Lulin Observatory

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Lulin Observatory
TAOS site hualien.jpg
Organization National Central University
Code D35  
Location Mount Lulin, central Taiwan
Coordinates 23°28′07″N 120°52′25″E / 23.46861°N 120.87361°E / 23.46861; 120.87361Coordinates: 23°28′07″N 120°52′25″E / 23.46861°N 120.87361°E / 23.46861; 120.87361
Altitude 2,862 m (9,390 ft)
Weather ~200 clear nights/year
Established 1999 (1999)
LOT 1-m, f/8 Cassegrain
SLT 0.40-m, f/8.8 Ritchey-Chretien

Lulin Observatory (Chinese: 鹿林天文台; pinyin: Lùlín Tiānwéntái; literally: "Deer Forest Astronomical Observatory") is an astronomical observatory operated by the Institute of Astronomy, National Central University in Taiwan.

It is located at the summit of Mount Lulin, on the border of Chiayi County and Nantou County, near Yushan National Park. In 2007, Comet Lulin (C/2007 N3), which will come nearest the Earth on 24 February 2009, was found by this observatory.

The Lulin 1 meter had its first light in September 2002, after 10 years of development.[1]


  • LOT Cassegrain telescope (D=1-m, f/8)
  • SLT R-C telescope (D=0.40-m, f/8.8) by RC Optical Systems [2] or 76-cm Super Light Telescope (SLT)
  • Four TAOS robotic telescopes (D=0.50-m, f/1.9)


Lulin Sky Survey (LUSS)[edit]

The Lulin Sky Survey searched for Near-Earth objects from 2006 to 2009.[3] The Lulin Sky Survey Telescope,[4] a 16-inch (41 cm) Ritchey–Chrétien telescope with a field of view of 27 arcminutes, was operated remotely from mainland China, with robotic software developed in-house.[5][6] In addition to searching for new objects, the survey refined the orbits of known minor planets and comets, and performed photometric analysis of a subset of objects.[6] The principal investigator, student Quan-Zhi Ye of Sun Yat-sen University, was awarded the 2007 Shoemaker NEO Grant to develop the project.[3] Ye later identified a comet from images collected in July 2007 by collaborator Chi Sheng Lin; the unusual retrograde comet, formally named C/2007 N3, became known as Comet Lulin. It made its closest approach to Earth in February 2009.[7] Over the course of the survey, 781 new objects were discovered, including Comet Lulin and three fragments of commet 73P/Schwassmann-Wachmann.[6] The LUSS project benefited from its location at a longitude with few other observatories looking for minor planets.[6]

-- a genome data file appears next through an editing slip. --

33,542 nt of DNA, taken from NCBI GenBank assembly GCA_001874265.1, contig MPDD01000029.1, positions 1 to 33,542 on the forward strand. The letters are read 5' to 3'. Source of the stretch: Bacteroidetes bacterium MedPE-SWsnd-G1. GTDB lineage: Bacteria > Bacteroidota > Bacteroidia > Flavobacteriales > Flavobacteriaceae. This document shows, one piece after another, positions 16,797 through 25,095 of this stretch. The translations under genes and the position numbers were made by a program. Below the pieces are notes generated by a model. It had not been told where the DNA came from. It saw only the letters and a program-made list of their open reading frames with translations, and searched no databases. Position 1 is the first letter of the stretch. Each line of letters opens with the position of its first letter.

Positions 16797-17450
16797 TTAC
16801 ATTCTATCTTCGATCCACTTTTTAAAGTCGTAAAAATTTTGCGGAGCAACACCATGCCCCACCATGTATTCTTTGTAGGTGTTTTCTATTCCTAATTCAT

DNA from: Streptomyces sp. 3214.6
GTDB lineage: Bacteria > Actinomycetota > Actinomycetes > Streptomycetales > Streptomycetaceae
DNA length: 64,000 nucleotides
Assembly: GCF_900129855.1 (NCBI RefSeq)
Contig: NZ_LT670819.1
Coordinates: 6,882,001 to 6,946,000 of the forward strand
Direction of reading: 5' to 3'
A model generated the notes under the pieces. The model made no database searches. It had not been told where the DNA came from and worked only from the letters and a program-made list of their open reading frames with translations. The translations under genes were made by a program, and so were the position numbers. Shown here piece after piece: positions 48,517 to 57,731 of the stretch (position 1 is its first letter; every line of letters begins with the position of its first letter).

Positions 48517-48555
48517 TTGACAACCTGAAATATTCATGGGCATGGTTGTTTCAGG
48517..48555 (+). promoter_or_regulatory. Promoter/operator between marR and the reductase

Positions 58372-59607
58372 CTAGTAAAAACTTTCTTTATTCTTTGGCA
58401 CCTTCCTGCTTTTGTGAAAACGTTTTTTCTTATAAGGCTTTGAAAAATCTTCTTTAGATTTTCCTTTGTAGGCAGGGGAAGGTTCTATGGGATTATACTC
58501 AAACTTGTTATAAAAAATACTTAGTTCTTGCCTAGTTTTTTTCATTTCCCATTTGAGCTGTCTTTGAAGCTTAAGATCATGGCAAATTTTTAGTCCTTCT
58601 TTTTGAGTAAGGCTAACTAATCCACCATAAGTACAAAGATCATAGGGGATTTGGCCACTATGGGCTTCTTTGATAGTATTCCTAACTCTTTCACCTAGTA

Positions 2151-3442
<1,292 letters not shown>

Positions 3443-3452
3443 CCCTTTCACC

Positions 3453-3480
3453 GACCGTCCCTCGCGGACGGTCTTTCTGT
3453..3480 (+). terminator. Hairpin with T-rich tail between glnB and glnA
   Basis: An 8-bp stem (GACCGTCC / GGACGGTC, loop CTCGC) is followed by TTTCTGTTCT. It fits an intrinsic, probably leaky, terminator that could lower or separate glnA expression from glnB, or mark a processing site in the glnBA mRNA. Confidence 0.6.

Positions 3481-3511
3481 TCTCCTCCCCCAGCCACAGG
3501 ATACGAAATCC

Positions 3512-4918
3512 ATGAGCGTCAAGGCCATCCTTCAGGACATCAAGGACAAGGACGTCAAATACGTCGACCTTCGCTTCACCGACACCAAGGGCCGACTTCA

See also[edit]


  1. ^
  2. ^
  3. ^ a b Betts, Bruce (January 16, 2015). "Sky survey grant helps lead to a space science career". The Planetary Society. Retrieved 20 November 2015. 
  4. ^ "Lulin Observatory". Graduate Institute of Astronomy, National Central University. Retrieved 20 November 2015. 
  5. ^ Yang, T.C.; Ye, Q.; Lin, H.C.; Lin, C.S.; Ip, W.H (Apr 23, 2006). [1.50.ppt "Introduction of Lulin Sky Survey (LUSS)"] (slideshow). National Central University. Retrieved 20 November 2015. 
  6. ^ a b c d Ye, Quanzhi; Lin, H. (September 2009). "An Overview of Lulin Sky Survey". American Astronomical Society. Retrieved November 2015. 
  7. ^ Rao, Joe (February 6, 2009). "Newfound Comet Lulin to Grace Night Skies". Retrieved 20 November 2015. 
  • W.S. Tsay, B. C. Chen, K.H. Chang, et al., 2001, “The NCU Lu-Lin Observatory”, in Proceedings of the IAU Colloquium 183 “Small-Telescope on Global Scales”, eds. W.P. Chen, C. Lemme, B. Paczynski, ASP.

External links[edit]